The University of Maine Cooperative Extension and the Maine Organic Farmers and Gardeners Association are in search of short-term workers to help small dairy farms during the coronavirus pandemic.

Workers are needed in the event that farmers who run smaller scale operations and don’t have back-up labor get sick with COVID-19, according to Richard Kersbergen, extension professor with the University of Maine Cooperative Extension.

This is for small dairy farmers that are one or two person operations,” Kersbergen said during a phone call Wednesday. “If those people get sick, someone needs to step in to take over the operations. Dairy farming doesn’t just stop.”

Kersbergen said the extension and MOFGA are looking for workers with experience in dairy farming and particularly in milking.

The names and contact info of workers who are interested will be collected by the UMaine Extension Waldo County Office and shared with dairy farmers who request assistance.

“Cows need to be milked at least twice a day,” Kersbergen said. “They need to be fed. Things happen on the farm all the time. Dairy is the kind of business that can’t shut down. It’s a 24-hour job.”

If a cow goes without milking, it runs the risk of developing inflammation caused by blocked ducts that can result in infection known as mastitis, Kersbergen said.

“The cows would ‘leak’ milk, creating an environment for mastitis organisms to grow and infect the cows’ udder through milk saturated bedding,” Kersbergen said in an email. “… It would also be a huge financial impact on the farmer.”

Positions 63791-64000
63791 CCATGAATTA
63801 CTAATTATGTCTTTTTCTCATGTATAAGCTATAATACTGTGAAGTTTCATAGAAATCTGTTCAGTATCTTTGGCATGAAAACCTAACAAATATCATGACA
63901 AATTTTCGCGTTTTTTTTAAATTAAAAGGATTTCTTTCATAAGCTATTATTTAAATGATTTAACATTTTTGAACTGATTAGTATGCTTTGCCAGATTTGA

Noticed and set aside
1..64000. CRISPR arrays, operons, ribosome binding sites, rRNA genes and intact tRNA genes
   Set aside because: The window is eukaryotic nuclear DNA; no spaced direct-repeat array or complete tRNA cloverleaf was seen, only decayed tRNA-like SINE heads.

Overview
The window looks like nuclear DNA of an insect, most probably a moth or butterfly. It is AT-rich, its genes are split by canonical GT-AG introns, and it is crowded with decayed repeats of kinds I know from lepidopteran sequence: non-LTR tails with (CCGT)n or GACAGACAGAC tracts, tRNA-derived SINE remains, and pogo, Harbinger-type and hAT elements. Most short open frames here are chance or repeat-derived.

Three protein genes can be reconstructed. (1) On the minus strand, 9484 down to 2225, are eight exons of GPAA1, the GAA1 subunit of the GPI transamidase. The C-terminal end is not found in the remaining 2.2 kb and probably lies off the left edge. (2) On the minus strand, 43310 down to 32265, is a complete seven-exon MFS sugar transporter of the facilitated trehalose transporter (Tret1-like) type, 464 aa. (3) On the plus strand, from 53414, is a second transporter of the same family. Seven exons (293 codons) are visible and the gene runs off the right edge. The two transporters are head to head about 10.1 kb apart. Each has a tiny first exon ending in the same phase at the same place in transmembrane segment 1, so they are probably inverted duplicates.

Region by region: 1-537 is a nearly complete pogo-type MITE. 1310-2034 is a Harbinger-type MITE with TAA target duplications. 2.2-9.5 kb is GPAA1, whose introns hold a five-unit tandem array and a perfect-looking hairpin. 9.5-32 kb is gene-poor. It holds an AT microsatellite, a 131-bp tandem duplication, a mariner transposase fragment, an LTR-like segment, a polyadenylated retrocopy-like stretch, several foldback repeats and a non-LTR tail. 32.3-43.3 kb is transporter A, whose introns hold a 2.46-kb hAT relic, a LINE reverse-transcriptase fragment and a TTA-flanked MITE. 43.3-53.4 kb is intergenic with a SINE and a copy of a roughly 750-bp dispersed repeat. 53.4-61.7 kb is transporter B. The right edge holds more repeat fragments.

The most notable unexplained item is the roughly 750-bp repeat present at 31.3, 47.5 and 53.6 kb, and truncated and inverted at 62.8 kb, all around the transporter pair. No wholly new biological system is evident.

A Jersey milk cow awaits farmworker Kyle Masse on Thursday at the Two Loons Farm dairy in South China. Masse said he was cleaning cows at the dairy. Morning Sentinel photo by Rich Abrahamson Buy this Photo

Spencer Aitel and Paige Tyson are a husband and wife team who own Two Loons Farm, a 550-acre dairy farm in South China that currently milks more than 50 cows.

Aitel and Tyson run the farm full-time with the help of three part-time employees.

Aitel said the coronavirus pandemic is worrisome because the business relies on him and Tyson.

“If one of us gets the virus, we’d have to rely on others to do the job,” Aitel said during a phone interview Wednesday. “There’s no one who can do what we do. We could have some people fill in short term, but really it’s the husband and wife team that keeps it going …”

Aitel said he and Tyson would consider getting workers from the program depending on how long the coronavirus pandemic lasts.

“It really depends on how long this goes for … it is a worry,” Aitel said.  

Kersbergen said the extension has already received inquiries from a few volunteers.

For information or to participate call 342-5971

Friday Maine Center for Disease Control & Prevention had confirmed 168 cases and the state’s first death from COVID-19, a 80-year-old man from Cumberland County.


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